Lily & Madeleine are two Ohioan sisters who write simple, quiet songs that express a depth of emotion for their understated image. Their voices match with an eery quality when they sing in unison (you can tell they’re related), and their close harmonies will make you want to listen over and over again.
Their song “Devil We Know” sings about April and incoming spring. The piano riff gently cascades throughout, but it’s the harmonies between the two that truly shine. Enjoy.
I would say that ‘pop’ is not something that catches a lot of my interest, however Blondie’s 80’s single “Heart of Glass” is everything that’s right about this genre of music. It’s upbeat, catchy, and well produced. Her smooth high pitched vocals are deliciously combined with melodious instrumentals and a peppy background beat. Everything about it screams 1980 (in a good way). I can assure any listener that it is impossible to not tap your foot and/or nod your head while listening to this tune. Blondie is and will always remain a total babe, and “Heart of Glass” is a truly great song that demonstrates her striking talent.
Yet again, The SOCC brought an awesome band to campus. I would be really bummed if I hadn’t made it to the You Me & Apollo concert on Thursday night in Shove Chapel. You Me & Apollo is a band based in Fort Collins, CO, started and now led by the talented singer/songwriter Brent Cowles, a Colorado Springs native. With great variety in their musical repertoire, their songs range from country-ish, almost folky music, to a more mellow bluesy vibe. Only half-way into the first song, CC students couldn’t resist getting up and rushing the stage to dance along with the band. While listening, I was trying to place who Cowles sounded like from other bands I know. Finally, I figured it out. His voice and overall vibe was a mixture between Dan Auerbach of The Black Keys, Nathan Willett of Cold War Kids, and even Brittany Howard of the Alabama Shakes (because, lets face it, we all thought that her voice was a man’s the first time we heard it). Great combination if you ask me. They seamlessly interacted with the audience which I always appreciate, because what’s worse than awkward interactions between band members and their audience? They especially appreciated the animated dance moves of the students and called attention to them more than once.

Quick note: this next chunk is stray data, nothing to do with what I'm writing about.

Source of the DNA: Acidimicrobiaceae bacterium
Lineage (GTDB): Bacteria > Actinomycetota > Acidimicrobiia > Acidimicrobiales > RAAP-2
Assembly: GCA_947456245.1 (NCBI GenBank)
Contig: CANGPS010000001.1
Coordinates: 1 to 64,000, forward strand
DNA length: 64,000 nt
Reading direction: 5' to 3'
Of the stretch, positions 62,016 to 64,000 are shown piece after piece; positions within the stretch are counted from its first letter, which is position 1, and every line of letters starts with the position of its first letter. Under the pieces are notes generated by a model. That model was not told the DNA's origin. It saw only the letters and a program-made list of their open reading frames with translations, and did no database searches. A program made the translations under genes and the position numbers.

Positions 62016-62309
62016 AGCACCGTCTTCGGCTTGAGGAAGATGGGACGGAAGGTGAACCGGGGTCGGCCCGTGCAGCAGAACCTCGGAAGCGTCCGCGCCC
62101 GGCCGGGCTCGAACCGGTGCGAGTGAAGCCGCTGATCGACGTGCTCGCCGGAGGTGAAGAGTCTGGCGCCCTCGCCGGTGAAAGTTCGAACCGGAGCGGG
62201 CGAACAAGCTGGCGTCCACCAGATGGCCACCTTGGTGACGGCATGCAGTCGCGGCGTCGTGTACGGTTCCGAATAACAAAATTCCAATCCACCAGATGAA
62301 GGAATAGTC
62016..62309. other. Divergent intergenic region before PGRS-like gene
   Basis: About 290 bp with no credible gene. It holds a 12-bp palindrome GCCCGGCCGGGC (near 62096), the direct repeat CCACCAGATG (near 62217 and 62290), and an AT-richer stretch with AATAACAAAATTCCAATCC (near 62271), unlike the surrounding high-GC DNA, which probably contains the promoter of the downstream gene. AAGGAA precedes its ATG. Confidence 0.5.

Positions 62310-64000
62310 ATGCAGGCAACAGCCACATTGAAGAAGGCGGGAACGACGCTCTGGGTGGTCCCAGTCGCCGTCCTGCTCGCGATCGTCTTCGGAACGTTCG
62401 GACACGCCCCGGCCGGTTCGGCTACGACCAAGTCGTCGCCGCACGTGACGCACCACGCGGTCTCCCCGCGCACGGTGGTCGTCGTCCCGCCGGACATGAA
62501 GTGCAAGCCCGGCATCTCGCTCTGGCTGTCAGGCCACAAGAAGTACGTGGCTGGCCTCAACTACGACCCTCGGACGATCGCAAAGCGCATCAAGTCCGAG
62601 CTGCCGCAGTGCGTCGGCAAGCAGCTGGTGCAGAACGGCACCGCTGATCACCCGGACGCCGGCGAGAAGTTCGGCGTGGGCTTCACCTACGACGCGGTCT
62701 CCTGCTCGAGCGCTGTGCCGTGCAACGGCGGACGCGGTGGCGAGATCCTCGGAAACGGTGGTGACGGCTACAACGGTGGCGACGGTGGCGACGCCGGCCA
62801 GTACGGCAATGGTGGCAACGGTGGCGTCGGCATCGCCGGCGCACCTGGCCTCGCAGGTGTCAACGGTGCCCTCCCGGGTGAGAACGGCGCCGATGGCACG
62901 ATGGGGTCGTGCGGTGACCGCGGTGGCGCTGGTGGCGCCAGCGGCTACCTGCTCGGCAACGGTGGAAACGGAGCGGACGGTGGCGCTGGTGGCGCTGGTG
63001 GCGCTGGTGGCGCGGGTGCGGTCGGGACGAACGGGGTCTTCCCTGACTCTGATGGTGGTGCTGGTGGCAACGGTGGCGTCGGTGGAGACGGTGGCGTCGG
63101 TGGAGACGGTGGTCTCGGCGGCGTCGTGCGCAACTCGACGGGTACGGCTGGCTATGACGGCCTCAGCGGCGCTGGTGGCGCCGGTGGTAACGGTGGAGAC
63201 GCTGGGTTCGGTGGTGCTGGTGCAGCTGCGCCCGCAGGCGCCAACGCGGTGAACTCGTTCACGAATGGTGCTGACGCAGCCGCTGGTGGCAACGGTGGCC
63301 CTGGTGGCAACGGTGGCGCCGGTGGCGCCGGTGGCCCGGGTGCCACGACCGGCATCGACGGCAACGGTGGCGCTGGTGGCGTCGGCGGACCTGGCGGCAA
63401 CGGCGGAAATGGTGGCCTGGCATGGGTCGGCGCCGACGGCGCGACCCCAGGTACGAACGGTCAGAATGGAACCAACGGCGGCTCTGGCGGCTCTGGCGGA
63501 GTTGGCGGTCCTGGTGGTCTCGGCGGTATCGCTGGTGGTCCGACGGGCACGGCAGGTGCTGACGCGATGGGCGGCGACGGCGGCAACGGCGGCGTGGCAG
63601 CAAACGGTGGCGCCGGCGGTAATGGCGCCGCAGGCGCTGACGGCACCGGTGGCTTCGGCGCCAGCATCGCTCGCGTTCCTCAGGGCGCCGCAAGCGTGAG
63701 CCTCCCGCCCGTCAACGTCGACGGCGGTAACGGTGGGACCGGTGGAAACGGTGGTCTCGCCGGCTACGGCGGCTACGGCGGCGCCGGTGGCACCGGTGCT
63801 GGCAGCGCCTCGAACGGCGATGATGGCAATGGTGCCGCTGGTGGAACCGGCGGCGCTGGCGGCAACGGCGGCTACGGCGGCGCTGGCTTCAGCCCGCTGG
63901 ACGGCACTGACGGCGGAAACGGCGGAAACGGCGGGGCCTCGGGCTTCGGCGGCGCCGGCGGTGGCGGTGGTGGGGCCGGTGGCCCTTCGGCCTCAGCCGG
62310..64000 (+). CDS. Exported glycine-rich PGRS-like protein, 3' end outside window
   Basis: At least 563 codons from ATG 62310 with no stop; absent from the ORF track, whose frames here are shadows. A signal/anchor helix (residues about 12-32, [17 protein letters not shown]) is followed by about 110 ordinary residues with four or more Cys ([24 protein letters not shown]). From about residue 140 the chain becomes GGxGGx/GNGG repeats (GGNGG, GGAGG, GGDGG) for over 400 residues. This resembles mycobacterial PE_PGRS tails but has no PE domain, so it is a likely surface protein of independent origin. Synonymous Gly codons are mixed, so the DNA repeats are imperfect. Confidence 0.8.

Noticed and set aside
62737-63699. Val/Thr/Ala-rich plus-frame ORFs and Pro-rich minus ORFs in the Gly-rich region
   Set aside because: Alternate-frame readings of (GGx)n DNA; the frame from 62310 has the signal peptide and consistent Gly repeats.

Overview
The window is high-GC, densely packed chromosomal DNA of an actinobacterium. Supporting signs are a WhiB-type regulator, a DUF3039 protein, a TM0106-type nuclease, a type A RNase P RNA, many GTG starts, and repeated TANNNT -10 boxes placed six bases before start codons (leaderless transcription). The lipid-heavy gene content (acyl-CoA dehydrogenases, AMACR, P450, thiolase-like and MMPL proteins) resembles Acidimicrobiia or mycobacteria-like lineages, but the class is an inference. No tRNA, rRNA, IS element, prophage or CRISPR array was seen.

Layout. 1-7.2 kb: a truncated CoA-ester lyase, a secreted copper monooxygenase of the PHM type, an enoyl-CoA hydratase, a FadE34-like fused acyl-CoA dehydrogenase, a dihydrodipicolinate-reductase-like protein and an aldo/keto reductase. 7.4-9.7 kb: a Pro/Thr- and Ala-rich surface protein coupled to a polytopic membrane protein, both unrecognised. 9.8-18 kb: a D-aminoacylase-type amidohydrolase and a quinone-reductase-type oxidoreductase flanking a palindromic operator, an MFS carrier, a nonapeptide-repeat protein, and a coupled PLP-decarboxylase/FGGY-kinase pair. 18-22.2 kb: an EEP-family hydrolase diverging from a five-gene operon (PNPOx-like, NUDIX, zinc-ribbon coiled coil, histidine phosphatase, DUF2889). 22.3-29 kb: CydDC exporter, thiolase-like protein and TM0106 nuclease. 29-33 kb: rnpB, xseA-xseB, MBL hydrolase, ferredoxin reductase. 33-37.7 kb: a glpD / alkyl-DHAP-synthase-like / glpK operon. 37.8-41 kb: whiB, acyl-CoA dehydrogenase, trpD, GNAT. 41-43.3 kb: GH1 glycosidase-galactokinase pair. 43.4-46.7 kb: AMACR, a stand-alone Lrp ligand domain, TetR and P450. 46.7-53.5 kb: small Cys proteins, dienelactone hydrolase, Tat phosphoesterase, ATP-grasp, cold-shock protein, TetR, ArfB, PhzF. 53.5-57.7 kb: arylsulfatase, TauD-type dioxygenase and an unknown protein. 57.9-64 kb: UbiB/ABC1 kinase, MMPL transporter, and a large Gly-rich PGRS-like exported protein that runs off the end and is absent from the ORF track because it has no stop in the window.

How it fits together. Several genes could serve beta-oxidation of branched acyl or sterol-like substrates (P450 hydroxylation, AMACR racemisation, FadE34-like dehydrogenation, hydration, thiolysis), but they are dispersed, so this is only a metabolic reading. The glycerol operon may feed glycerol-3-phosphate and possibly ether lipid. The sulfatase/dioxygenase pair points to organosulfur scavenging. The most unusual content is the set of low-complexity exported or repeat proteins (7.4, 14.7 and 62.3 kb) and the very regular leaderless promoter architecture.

The band released an album entitled Cards for Cheats back in 2011 which I highly recommend. They are expected to release their second album on May 9, so be sure to keep an ear out.
Alpenglow /alp?n?gl?/ – “the rosy light of the setting or rising sun seen on high mountains”
Vermont-based band Alpenglow, formed at Middlebury College a few years back, released their debut EP “Solitude” this past October. Their atmospheric sound paired with the soaring vocals of Graeme Daubert place this band in a ripe spot for future success in today’s indie folk-rock scene.
I had the good fortune of seeing Alpenglow this past summer at a small music festival in Burlington, and I came away with one word: POLISHED. Although this band is in its beginning stages, they have a definitive, artful sound. The songs on this EP will inspire you to go bask in the glorious wilderness of Colorado and perhaps find that rosy glow on the snow-capped mountaintops.